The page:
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6. Antimarket Ethics: A Praxeological Critique

4. The Morality of Human Nature

It is very common to assert that the advocates of the purely free market make one fundamental and shaky assumption: that all human beings are angels. In a society of angels, it is commonly agreed, such a program could “work,” but not in our fallible world. The chief difficulty with this criticism is that no libertarian—except possibly those under Tolstoyan influence—has ever made such an assumption. The advocates of the free market have not assumed a reformation of human nature, although they would certainly have no objection to such a reformation if it took place. We have seen that libertarians envision defense services against predators as provided by private bodies rather than by the State. But they do not assume that crime would magically disappear in the free society.

Statists concede to libertarians that no State would be required if all men were “good.” State control is allegedly required only to the extent that men are “evil.” But what if all men were “evil”? As F.A. Harper has pointed out:

Still using the same principle that political rulership should be employed to the extent of the evil in man, we would then have a society in which complete political rulership of all the affairs of everybody would be called for. . . . One man would rule all. But who would serve as the dictator? However he were to be selected and affixed to the political throne, he would surely be a totally evil person, since all men are evil. And this society would then be ruled by a totally evil dictator possessed of total political power. And how, in the name of logic, could anything short of total evil be its consequence? How could it be better than having no political rulership at all in that society?8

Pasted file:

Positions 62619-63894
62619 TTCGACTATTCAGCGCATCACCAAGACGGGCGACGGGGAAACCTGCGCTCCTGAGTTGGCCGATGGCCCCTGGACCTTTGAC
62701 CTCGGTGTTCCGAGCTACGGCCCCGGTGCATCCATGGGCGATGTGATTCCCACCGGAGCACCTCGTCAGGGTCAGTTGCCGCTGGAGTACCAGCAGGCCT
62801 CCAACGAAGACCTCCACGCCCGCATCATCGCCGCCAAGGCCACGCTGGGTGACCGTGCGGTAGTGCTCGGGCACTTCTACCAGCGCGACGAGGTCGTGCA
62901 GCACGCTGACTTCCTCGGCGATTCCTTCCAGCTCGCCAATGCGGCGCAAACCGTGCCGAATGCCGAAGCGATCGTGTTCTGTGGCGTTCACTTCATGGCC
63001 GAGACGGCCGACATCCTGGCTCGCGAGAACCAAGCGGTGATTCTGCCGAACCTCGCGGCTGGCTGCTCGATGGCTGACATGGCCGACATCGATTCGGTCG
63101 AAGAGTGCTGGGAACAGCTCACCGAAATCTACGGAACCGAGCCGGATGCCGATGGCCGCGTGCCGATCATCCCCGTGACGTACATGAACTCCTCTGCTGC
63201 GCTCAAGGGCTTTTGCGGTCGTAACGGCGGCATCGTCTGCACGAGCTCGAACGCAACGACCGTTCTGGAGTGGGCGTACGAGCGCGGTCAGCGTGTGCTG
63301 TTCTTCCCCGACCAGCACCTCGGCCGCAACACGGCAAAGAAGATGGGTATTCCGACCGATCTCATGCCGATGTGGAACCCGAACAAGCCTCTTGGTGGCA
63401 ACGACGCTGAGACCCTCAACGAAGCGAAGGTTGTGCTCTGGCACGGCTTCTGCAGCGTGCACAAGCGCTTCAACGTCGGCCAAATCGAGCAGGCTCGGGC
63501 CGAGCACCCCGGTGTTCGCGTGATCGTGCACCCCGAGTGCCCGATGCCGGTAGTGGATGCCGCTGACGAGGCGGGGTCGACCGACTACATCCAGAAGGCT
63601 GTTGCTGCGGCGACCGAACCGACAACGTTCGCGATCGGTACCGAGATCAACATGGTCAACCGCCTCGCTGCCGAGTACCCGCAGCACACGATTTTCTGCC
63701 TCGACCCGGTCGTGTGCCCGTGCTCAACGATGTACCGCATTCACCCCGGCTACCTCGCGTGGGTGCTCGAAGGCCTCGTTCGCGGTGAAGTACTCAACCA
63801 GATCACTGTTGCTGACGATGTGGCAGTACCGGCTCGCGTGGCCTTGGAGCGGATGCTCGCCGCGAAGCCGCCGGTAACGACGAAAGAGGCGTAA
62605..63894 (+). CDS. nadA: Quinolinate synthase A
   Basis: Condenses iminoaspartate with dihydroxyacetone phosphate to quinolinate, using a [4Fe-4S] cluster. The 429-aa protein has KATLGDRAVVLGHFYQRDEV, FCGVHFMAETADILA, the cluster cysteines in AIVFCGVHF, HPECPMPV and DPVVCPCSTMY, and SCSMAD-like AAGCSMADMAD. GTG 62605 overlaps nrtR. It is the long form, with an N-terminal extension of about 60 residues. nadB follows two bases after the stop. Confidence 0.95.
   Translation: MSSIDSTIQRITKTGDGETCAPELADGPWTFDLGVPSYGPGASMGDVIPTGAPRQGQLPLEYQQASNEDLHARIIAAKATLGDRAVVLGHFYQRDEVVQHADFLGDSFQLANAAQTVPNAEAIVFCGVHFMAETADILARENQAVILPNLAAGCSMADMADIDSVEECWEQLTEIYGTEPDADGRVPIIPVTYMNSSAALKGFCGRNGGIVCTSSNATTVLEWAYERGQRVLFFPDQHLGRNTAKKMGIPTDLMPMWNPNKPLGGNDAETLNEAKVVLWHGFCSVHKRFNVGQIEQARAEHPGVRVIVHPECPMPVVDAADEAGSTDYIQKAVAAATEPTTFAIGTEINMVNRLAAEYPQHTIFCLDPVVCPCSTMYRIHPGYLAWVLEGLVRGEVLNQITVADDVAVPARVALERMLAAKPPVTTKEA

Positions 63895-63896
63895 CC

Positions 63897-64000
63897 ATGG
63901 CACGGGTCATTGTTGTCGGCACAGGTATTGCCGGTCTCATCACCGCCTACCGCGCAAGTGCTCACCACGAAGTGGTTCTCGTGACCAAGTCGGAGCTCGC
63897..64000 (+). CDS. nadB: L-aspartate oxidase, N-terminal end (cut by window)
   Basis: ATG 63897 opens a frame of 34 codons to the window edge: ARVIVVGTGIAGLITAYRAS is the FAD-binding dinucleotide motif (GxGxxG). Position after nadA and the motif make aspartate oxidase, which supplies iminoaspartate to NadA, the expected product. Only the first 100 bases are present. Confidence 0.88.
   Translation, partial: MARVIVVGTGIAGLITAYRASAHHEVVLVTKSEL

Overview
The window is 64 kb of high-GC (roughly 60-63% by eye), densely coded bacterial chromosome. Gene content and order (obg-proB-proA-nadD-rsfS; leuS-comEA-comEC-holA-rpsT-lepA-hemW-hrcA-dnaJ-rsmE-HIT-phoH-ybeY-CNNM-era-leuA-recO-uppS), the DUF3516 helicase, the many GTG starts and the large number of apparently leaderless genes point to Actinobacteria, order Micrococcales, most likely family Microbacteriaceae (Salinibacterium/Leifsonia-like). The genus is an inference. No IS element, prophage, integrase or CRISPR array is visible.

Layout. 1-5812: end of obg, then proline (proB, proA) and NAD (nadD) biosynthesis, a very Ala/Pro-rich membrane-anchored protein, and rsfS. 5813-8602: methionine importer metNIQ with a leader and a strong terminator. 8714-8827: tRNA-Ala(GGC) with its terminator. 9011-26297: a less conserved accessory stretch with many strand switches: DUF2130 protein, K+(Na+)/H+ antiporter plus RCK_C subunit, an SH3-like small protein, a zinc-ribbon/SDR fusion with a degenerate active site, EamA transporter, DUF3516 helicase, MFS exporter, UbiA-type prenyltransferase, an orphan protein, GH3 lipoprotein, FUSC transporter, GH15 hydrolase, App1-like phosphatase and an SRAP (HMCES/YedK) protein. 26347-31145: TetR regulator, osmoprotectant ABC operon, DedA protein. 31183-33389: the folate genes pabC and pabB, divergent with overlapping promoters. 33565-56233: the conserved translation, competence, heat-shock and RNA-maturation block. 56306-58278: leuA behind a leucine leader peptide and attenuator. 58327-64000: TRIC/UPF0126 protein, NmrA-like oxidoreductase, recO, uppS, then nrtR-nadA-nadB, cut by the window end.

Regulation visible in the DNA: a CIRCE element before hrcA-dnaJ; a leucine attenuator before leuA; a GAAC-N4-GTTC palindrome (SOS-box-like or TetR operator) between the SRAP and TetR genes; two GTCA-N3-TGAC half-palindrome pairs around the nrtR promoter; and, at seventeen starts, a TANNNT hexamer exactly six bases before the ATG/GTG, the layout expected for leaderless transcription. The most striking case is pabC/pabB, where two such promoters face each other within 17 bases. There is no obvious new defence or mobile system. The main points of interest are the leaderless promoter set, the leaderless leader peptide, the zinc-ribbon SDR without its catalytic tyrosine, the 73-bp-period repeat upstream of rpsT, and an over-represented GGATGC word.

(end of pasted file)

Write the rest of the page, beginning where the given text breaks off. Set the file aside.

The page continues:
Is this argument unrealistic because, as everyone agrees, human beings are a compound, capable of both good and evil? But then, at what point in this mixture does State dictation become necessary? In fact, the libertarian would reason that the fact that human nature is a mixture of both good and evil provides its own particular argument in his favor. For if man is such a mixture, then the best societal framework is surely one in which evil is discouraged and the good encouraged. The libertarian maintains that the existence of the State apparatus provides a ready, swift channel for the exercise of evil, since the rulers of the State are thereby legitimated and can wield compulsion in ways that no one else is permitted to do. What is considered “crime” socially, is called “exercise of democratic power” when performed by an individual as a State official. The purely free market, on the other hand, eliminates all legitimated channels for the exercise of power over man.

  • 8. F.A. Harper, “Try This on Your Friends,” Faith and Freedom, January, 1955, p. 19.
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